[font=Arial:met3uxbi]I must respectfully disagree on this point, Atlas. After spending a lot of time with the military on the ice, there definitely seems to be quite a hard line drawn between them & the rest of the community. I was criticized, questioned and warned about the amount of time I was seen with the boys in green. I watched people repeatedly look away & walk by without a word when my friends greeted them on highway 1, then experienced it myself when I suddenly became invisible while sitting at a military table in the dining hall. Even people willingly attending parties in their dorms displayed an attitude upon seeing me punch their lounge code & walk in, expressing that I was a little “too familiar” with being there. Some people walked out of a party I had my first year, telling me they were uncomfortable with the number of military & coasties there. I could go on with other examples of things which are done on the ice to make sure the military knows they are not welcome, but don’t want to ramble on excessively. Suffice it to say that those who are not already hardened and bitter have their feelings hurt on a daily basis, and it is a very sad state of affairs when observed from the other side. I wish all could be equal & unjudged, but it seems not even the ice is an escape from intentionally hurtful bias and prejudice.[/font:met3uxbi]July 14, 2005 at 2:02 pm #2642brendanstamp05Member
Kells, I’m the mick. Dub meself from the Green area at the end of Grafton Street. Love it still. As a newbie you are probably going to get MMI or Cal, some get 155 though and very few anywhere else. The place is great craic and its a great place to get to know people as you are stuck with them 24/7 in the same little space. Its big enough to hide away or be away from crowds but you know that nobody is ever too far away.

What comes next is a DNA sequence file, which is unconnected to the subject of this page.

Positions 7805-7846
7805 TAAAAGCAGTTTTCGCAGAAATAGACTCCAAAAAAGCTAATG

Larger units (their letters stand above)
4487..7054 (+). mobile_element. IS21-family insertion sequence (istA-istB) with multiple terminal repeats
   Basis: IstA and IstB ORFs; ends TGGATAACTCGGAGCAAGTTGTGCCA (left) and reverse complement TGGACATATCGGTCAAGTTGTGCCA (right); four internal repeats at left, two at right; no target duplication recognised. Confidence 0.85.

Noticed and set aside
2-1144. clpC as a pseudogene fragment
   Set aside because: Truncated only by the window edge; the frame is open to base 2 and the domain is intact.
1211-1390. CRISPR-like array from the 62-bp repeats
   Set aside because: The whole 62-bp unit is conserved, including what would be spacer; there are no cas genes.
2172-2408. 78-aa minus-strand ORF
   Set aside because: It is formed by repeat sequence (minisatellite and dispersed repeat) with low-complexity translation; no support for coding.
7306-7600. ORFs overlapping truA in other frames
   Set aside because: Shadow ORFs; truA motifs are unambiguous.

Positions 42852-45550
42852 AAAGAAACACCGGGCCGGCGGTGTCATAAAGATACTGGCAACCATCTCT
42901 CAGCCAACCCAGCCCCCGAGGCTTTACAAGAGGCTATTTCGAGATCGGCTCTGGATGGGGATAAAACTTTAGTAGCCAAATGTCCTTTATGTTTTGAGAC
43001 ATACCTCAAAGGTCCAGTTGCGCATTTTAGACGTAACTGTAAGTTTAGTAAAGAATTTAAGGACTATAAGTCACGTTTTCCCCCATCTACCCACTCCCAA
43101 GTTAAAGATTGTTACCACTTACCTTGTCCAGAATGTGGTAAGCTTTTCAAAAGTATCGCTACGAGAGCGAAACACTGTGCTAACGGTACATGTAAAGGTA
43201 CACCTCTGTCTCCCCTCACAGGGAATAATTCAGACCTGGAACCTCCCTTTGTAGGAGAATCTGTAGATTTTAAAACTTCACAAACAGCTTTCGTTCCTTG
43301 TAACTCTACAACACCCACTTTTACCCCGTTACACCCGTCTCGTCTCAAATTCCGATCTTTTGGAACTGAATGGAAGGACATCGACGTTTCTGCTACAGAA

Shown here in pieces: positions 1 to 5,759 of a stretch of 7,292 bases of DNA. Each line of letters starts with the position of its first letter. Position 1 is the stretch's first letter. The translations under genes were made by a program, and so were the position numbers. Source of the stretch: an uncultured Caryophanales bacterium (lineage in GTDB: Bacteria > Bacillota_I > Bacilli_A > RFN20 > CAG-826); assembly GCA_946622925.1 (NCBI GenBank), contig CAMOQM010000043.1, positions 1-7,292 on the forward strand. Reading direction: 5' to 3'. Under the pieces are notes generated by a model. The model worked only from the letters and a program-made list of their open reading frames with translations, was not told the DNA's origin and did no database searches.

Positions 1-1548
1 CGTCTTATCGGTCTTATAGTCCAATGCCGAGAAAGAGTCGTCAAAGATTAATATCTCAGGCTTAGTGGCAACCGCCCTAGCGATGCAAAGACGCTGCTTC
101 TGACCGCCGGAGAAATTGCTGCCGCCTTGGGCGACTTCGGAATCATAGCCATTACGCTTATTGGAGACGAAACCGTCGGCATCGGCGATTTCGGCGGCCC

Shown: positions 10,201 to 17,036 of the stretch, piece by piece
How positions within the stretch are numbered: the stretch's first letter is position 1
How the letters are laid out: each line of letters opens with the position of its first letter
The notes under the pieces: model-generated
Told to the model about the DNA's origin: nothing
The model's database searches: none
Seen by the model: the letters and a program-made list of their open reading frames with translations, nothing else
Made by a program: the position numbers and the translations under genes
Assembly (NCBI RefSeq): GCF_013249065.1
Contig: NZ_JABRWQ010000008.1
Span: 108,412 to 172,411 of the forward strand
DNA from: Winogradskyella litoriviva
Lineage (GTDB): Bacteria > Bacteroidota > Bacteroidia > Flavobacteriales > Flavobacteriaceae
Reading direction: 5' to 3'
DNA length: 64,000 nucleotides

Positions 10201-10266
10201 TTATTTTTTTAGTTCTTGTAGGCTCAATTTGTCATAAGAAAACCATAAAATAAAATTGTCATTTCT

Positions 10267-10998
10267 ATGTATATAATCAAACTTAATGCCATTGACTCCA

Erica sweetheart, how are ye? I got a few of those looks too last year as I enjoyed everyone there, always with some group or other, firefighters, military, beekers or whoever. I guess the accent helps. I think I heard its more a throwback from when brass made sure the mils stayed away from the civs and it gets more relaxed each year as more return and know each other.
See you guys soon I hope.
Lucky.July 14, 2005 at 5:33 pm #2643MightyAtlasModerator
When I wrote that I was referring to men and women being equal, with no line of demarkation. I then went on to speak of how the military presence here isn’t really like a military presence anywhere else. I didn’t mean to imply that there arent cliques, because there are. During the summer, the military tends to stay with their own, as do the scientists, as do the PHI guys, as do the Galley staff, the IT staff, and on and on…
Personally, I get along great with the ANG and SFA, and I stay in contact with a number of them while they’re off-ice.
Like any small town, one group will avoid other groups simply because they don’t really know them (and aren’t necessarily willing to put forth the effort to remedy that). Of course, the military rotates its personnel in and out on a regular basis. Sometimes, it’s difficult to get to know someone well who isn’t here long. That works both ways, too.
I remember back in 1999-2000, when non-military personnel were banned from entering the ANG dorms. Of course, it was a couple of ASA guys who screwed things up by ‘removing’ one of the computers that were located in their lounge, then hiding it in 155. After that, relations were tense for a while. I also remember some flights that came in from CHC one December, where freshies, and mail, were bumped so the ANG could get new TV/VCRs, and humidifiers.
Like Lucky said, things are getting better each year, and I’m proud to call some of the ANG people friends. Tensions have eased on both sides, and it shows.
Frankly, I’m looking forward to see the military down here again – they’re giving me a ride north… 🙂
aJuly 16, 2005 at 12:26 pm #2644thepooles98Keymaster
My take is that things have been changing for the better as the years go by. When I first got here in 1999, there was an air of animosity between the military and the civilians. Over time it’s been getting better. For the most part the military people you see will be air national guard. Everyday people like all of us who do their time each year in the military.
There is still a division though. They have a private dorm with signs saying you are not allowed in. They also have their own private bar that the rest of the community isn’t allowed to visit.
All in all though you won’t notice it much.
As to girls and guys in the same dorms. It’s all equal there.